Snow Treats

In case you hadn’t heard, southern New England got a bit of snow last night. It’s hard to say how much. The wind has pushed so much of it around and the drifts are 4 feet high in places. We had to shovel out a path from the door just so the dog could get out to do his business this morning. He is currently plopped in front of the wood stove and has made it known that he has no desire to go outside again today.

My girls ventured outside first thing this morning. Ten minutes later they came back thoroughly defeated by the snow. We quickly decided it would be a perfect day to stay in, wait for the plow to show up, and make some snow treats. (The grown-ups, however, are going to have to get outside and deal with reality sooner rather than later. It’s going to take a good bit of shoveling to get to the chickens and open their coop door.)

The first thing my eldest requested was Molasses on Snow. The Kitchn has a similar recipe for Maple Syrup on Snow.  Another cute variation comes from Food on the Food: Maple Syrup Snow Pops.

 

Then there is the whole Snow Ice Cream genre. It’s easier and quicker than Snow Candy. But it requires pristine snow. Lucky for us, we’ve got plenty at the moment right outside our front door.

How to Make Snow Ice Cream (video). Mix together 4 cups fresh clean snow, 1/2 cup whole milk or half and half, 1/4 cup sugar, and 1/4 teaspoon vanilla extract. Serve.

Maple Snow Cream from Foodie Tots. A simple and tasty looking recipe. Wouldn’t mind a big slice of coconut cake to go with it. But like I said, I’ve got some shoveling to deal with. I’m looking at an excellent upper body workout today!

Happy weekend! Let me know if there are any other snow treats out there that I don’t know about.

 

Little House Molasses Snow Candy

[donotprint]

The other day, we finally made Molasses-On-Snow Candy from The Little House Cookbook. And let me tell ya that nothing enlivens a snowy New England day like playing with molten sugar! 

Last winter, books from the Little House series dominated our bedtime reading. I don’t recall reading them as a child so I was enjoying them as much as the kids were. Laura Ingalls Wilder’s retelling of her childhood transported us back in time. 

After we read the Christmas chapter of Little House on the Prairie my eldest said to me, “Gee Mom, I hope our Christmas is as good as Laura and Mary’s!!” I think Laura and Mary got a candy cane, a cake, and maybe a pair of mittens in their stockings…and that’s it. They marveled at a heart-shaped cake they found in their stockings and squealed with delight because it was dusted with white sugar! While I enjoy the comforts of modern living, I certainly relate to my child’s desire to be fully enraptured by the magic of Christmas-time.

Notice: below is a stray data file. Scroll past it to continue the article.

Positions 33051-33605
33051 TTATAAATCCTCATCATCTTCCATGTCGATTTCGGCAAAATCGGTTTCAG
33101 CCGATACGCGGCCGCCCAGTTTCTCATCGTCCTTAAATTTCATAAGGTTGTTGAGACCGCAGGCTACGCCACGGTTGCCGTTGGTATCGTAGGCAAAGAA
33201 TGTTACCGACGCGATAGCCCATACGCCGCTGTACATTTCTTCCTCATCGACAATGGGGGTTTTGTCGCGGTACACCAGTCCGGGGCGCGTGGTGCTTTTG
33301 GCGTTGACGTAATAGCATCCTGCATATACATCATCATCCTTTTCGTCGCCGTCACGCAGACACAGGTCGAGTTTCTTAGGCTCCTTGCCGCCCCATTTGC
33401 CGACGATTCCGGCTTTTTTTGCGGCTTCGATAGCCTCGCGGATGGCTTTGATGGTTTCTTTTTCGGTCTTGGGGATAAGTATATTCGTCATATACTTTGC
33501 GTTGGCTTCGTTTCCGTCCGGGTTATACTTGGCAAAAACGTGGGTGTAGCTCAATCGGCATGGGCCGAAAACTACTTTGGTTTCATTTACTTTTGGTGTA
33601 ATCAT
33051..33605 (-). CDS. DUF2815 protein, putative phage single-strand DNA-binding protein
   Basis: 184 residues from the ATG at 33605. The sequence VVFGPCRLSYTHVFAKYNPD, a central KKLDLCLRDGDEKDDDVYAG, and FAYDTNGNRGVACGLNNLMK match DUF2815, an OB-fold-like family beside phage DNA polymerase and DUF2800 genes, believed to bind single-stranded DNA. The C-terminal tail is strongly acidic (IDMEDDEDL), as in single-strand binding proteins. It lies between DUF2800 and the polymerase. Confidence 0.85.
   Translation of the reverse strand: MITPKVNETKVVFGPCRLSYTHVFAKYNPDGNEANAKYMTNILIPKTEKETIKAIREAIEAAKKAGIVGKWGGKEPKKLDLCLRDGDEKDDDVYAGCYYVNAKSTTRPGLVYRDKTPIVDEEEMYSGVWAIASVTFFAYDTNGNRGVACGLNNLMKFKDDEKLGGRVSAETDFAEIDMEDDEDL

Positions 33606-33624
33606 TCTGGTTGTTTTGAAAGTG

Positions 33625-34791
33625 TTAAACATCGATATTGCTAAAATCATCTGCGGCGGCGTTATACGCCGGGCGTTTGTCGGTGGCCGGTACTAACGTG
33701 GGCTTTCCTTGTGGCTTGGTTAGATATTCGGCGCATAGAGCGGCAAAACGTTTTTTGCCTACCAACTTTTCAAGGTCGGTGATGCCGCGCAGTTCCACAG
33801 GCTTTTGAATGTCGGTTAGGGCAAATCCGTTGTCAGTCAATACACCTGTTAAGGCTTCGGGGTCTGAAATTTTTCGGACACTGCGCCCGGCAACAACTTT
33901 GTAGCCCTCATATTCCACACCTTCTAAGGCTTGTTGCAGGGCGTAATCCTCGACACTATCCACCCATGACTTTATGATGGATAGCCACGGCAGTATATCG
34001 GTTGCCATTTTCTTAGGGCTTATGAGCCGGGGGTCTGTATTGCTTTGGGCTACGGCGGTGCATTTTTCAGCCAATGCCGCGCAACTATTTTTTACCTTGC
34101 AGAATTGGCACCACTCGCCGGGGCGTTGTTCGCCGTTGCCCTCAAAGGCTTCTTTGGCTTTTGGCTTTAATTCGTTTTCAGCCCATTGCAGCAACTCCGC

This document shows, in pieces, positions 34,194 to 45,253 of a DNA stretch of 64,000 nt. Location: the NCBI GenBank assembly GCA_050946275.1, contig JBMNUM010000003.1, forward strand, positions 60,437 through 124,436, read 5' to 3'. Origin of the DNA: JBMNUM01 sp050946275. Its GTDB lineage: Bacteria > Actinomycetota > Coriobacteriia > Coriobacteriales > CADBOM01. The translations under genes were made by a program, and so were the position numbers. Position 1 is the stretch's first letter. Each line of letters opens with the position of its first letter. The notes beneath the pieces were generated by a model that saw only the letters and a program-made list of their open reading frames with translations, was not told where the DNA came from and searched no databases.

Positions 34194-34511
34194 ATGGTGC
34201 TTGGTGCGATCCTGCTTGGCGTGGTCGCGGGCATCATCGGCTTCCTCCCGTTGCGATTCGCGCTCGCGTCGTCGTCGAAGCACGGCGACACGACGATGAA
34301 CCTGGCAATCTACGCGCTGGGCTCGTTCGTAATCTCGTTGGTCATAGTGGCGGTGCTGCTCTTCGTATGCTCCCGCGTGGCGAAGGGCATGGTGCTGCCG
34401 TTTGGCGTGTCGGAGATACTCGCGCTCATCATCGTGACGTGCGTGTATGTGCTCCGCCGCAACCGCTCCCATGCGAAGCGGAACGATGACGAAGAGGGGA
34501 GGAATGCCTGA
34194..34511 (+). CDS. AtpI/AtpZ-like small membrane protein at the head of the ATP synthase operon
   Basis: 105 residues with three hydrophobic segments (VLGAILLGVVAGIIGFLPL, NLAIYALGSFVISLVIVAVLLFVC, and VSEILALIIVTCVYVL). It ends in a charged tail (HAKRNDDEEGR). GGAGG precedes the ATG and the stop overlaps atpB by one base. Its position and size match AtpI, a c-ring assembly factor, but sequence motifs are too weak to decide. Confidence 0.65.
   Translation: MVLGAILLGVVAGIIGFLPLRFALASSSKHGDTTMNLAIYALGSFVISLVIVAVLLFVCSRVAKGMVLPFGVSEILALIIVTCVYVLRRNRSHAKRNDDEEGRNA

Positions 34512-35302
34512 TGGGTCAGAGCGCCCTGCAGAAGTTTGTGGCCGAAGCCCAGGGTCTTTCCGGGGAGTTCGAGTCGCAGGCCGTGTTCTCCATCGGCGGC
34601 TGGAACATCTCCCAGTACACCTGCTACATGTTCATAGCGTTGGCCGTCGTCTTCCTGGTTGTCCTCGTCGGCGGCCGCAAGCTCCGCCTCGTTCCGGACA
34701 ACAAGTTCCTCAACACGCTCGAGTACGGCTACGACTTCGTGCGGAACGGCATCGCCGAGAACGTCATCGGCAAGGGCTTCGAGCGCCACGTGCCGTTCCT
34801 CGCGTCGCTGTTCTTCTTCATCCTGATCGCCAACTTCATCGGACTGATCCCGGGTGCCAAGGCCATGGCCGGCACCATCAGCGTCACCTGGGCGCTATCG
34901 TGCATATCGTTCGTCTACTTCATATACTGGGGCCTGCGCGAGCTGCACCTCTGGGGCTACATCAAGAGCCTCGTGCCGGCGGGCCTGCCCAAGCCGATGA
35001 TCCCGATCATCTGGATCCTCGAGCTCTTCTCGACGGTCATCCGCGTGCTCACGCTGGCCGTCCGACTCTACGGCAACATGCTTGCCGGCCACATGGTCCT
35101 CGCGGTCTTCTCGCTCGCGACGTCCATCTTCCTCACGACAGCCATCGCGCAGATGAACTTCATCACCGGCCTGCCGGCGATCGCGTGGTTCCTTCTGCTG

Given our heartfelt connection to the Ingalls family, it’s unclear who likes the whole idea of making foods out of the Little House Cookbook more, me or the girls. Either way, they did a spectacular job making molasses candy. Nobody had to go to the hospital with third degree burns. Another successful day of parenting! Mostly we made blobs. The fun little shapes depicted in the Christmas in the Big Woods picture book were a little out of my kids’ reach. However, it did get much easier to control the pour out of the pitcher after the molasses had cooled for a few minutes.

These candies are quite tasty. The brown sugar takes the bitter edge off of the molasses perfectly.[/donotprint]

Molasses Snow Candy Recipe

This recipe requires a small ceramic pitcher (A creamer works well), a candy thermometer, and fresh snow. The pitcher’s spout helps control the flow of the molasses. The handle on the pitcher allows the kids to pour the molasses without touching a hot cup directly.

1 cup molasses
1/2 cup brown sugar, lightly packed

Prepare 3 or 4 pans of snow using 9-inch pie plates, cake pans, iron skillets and the like. Gather fresh clean snow into the pans and leave them outside in the cold.

In a small saucepan, stir the molasses and sugar together over medium heat with a rubber spatula. Heat the mixture to 245 degrees Fahrenheit (firm ball stage), stirring frequently. Use a candy thermometer to monitor the temperature. When the molasses mixture has reached 245 degrees Fahrenheit, remove the pan from the heat and carefully pour the molasses mixture into a small ceramic pitcher. Place the pitcher on a plate in your work area.

Bring the pans full of snow into the work area and allow the kids to pour the molasses mixture onto the snow. Read them the riot act about how hot and dangerous the molasses is and supervise them closely. You have about 10 or 15 minutes until the molasses starts getting difficult to pour.

About 5 minutes after the molasses has come into contact with the snow, test to see if has solidified. If it feels cool and hard, it’s ready to go. Let the kids eat some. Stick any leftovers in the freezer (or outside) still on the snow. If you store it without the snow, it will turn into goo.

[Update Feb 8, 2010: See my daughter and I make it on TV! http://www.wtnh.com/dpp/ct_style/in_the_kitchen/molasses-snow-candy]

Yield: 3/4 pound
Prep-time: 10 minutes
Kid activity time: 15 minutes

[print_link]